former aides of Nixon, who became known as the "Watergate Seven"—H.
R. Haldeman, John Ehrlichman, John N. Mitchell, Charles Colson, Gordon
C. Strachan, Robert Mardian, and Kenneth Parkinson—for conspiring to
hinder the Watergate investigation. The grand jury secretly named
Nixon as an unindicted co-conspirator. The special prosecutor
dissuaded them from an indictment of Nixon, arguing that a President
can only be indicted after he leaves office. John Dean, Jeb Stuart
Magruder, and other figures had already pleaded guilty. On April 5,
1974, Dwight Chapin, the former Nixon appointments secretary, was
convicted of lying to the grand jury. Two days later, the same grand
jury indicted Ed Reinecke, the Republican Lieutenant Governor of
California, on three charges of perjury before the Senate committee.
Release of the transcripts
President Nixon giving a televised address explaining release of
edited transcripts of the tapes on April 29, 1974
The Nixon administration struggled to decide what materials to
release. All parties involved agreed that all pertinent information
should be released. Whether to release unedited profanity and
vulgarity divided his advisers. His legal team favored releasing the
tapes unedited, while Press Secretary
Ron Ziegler preferred using an
edited version where “expletive deleted” would replace the raw
material. After several weeks of debate, they decided to release an
edited version. Nixon announced the release of the transcripts in a
speech to the nation on April 29, 1974. Nixon noted that any audio
pertinent to national security information could be redacted from the
Initially, Nixon gained a positive reaction for his speech. As people
read the transcripts over the next couple of weeks, however, former
supporters among the public, media and political community called for
Nixon's resignation or impeachment. Vice President
Gerald Ford said,
“While it may be easy to delete characterization from the printed
page, we cannot delete characterization from people's minds with a
wave of the hand.” The Senate Republican Leader
Hugh Scott said
the transcripts revealed a “deplorable, disgusting, shabby, and
immoral” performance on the part of the President and his former
aides. The House Republican Leader
John Jacob Rhodes agreed with
Scott, and Rhodes recommended that if Nixon’s position continued to
deteriorate, he “ought to consider resigning as a possible
The editors of The Chicago Tribune, a newspaper that had supported
Nixon, wrote, “He is humorless to the point of being inhumane. He is
devious. He is vacillating. He is profane. He is willing to be led. He
displays dismaying gaps in knowledge. He is suspicious of his staff.
His loyalty is minimal.” The
Providence Journal wrote,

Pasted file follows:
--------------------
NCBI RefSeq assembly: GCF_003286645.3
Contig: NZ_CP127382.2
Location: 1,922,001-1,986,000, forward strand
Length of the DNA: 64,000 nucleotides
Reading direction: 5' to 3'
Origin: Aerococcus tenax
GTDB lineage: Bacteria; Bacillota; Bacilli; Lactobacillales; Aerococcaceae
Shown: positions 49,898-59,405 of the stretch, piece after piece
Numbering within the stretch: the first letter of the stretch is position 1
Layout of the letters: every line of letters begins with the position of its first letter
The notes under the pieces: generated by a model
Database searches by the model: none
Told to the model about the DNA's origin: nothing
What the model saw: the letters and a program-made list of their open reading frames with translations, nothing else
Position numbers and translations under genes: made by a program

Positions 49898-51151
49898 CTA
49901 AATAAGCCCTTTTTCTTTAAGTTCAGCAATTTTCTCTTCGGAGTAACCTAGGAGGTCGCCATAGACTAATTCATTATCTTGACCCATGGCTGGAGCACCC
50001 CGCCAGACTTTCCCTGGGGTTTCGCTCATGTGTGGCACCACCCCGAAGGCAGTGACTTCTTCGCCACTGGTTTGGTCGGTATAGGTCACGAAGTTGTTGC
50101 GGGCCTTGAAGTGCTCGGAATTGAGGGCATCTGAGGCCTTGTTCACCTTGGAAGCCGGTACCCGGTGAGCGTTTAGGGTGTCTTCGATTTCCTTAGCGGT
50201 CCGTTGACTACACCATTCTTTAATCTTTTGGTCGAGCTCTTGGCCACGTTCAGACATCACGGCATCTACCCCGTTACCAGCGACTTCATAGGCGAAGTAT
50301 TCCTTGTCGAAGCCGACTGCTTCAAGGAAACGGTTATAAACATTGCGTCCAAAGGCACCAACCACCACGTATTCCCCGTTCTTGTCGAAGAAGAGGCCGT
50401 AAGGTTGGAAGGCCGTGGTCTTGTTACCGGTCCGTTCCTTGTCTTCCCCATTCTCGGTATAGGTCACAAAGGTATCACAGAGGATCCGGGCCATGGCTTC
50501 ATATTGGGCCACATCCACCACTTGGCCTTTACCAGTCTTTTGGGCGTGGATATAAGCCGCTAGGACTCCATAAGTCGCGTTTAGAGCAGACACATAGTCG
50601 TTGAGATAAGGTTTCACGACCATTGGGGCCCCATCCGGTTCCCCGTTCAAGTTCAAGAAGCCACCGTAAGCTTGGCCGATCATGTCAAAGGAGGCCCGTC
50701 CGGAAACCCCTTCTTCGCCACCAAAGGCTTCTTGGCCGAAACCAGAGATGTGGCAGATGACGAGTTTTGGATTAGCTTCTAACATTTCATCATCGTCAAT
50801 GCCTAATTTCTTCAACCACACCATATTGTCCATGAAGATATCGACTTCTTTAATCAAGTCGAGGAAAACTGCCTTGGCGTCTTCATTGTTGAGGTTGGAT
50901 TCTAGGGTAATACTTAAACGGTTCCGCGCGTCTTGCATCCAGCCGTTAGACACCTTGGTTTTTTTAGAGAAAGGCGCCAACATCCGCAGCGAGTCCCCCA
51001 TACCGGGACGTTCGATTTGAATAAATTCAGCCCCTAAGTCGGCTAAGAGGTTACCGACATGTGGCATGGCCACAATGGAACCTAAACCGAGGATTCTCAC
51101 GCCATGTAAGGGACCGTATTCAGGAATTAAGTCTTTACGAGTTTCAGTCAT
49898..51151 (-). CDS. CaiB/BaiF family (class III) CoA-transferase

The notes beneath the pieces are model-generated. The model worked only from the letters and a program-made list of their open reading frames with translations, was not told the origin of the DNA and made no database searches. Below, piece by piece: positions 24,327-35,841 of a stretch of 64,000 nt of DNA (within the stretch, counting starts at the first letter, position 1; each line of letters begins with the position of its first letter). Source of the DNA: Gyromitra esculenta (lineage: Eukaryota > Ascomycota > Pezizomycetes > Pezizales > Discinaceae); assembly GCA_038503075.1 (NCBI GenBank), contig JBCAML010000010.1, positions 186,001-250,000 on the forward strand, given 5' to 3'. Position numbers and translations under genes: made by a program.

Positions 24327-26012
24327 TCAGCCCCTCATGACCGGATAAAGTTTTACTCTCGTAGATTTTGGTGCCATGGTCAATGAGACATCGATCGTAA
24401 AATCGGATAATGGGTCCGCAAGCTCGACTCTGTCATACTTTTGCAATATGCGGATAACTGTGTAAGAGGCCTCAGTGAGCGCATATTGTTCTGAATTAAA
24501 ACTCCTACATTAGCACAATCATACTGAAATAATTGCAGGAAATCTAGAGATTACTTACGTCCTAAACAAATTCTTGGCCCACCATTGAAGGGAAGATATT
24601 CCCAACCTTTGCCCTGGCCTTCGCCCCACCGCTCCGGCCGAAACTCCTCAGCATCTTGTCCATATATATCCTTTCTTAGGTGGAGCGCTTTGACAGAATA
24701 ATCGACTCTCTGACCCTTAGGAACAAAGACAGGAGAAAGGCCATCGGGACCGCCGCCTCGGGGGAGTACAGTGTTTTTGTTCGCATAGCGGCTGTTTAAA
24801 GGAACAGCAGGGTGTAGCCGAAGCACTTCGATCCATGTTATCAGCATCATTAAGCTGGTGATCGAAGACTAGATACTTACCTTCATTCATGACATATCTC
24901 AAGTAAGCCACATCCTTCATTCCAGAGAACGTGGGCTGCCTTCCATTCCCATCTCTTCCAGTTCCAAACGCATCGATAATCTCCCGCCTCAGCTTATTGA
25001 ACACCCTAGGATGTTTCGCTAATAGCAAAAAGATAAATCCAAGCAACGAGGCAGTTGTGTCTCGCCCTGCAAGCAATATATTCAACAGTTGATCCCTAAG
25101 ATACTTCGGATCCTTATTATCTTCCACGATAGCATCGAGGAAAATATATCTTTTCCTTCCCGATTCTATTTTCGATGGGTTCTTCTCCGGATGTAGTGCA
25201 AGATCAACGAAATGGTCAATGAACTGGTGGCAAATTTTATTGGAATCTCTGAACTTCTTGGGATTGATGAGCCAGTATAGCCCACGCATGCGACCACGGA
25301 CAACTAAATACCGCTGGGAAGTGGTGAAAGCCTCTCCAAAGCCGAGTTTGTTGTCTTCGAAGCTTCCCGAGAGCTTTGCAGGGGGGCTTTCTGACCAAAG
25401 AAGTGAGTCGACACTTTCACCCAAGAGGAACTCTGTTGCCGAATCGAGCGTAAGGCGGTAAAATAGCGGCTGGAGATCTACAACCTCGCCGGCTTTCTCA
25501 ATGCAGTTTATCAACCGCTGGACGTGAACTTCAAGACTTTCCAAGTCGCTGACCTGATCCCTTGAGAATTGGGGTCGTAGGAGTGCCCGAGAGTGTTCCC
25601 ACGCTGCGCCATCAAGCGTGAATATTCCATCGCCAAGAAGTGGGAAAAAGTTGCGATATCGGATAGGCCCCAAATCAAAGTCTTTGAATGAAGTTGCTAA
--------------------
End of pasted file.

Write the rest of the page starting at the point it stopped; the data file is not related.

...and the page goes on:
“Reading the transcripts is an emetic experience; one comes away
feeling unclean.” This newspaper continued that, while the
transcripts may not have revealed an indictable offense, they showed
Nixon contemptuous of the United States, its institutions, and its
people. According to Time magazine, the Republican Party leaders in
the Western U.S. felt that while there remained a significant number
of Nixon loyalists in the party, the majority believed that Nixon
should step down as quickly as possible. They were disturbed by the
bad language and the coarse, vindictive tone of the conversations in
The issue of access to the tapes went to the United States Supreme
Court. On July 24, 1974, in United States v. Nixon, the Court ruled
unanimously (8 to 0) that claims of executive privilege over the tapes
were void. (Then-Justice William Rehnquist—who had recently been
appointed to the Court by Nixon and most recently served in the Nixon
Justice Department as Assistant Attorney General of the Office of
Legal Counsel—recused himself from the case.) The Court ordered the
President to release the tapes to the special prosecutor. On July 30,
1974, Nixon complied with the order and released the subpoenaed tapes
to the public.
Release of the tapes
The tapes revealed several crucial conversations that took place
between the President and his counsel, John Dean, on March 21, 1973.
In this conversation, Dean summarized many aspects of the Watergate
case, and focused on the subsequent cover-up, describing it as a
“cancer on the presidency.” The burglary team was being paid hush
money for their silence and Dean stated: “That’s the most
troublesome post-thing, because Bob [Haldeman] is involved in that;
John [Ehrlichman] is involved in that; I am involved in that; Mitchell
is involved in that. And that’s an obstruction of justice.” Dean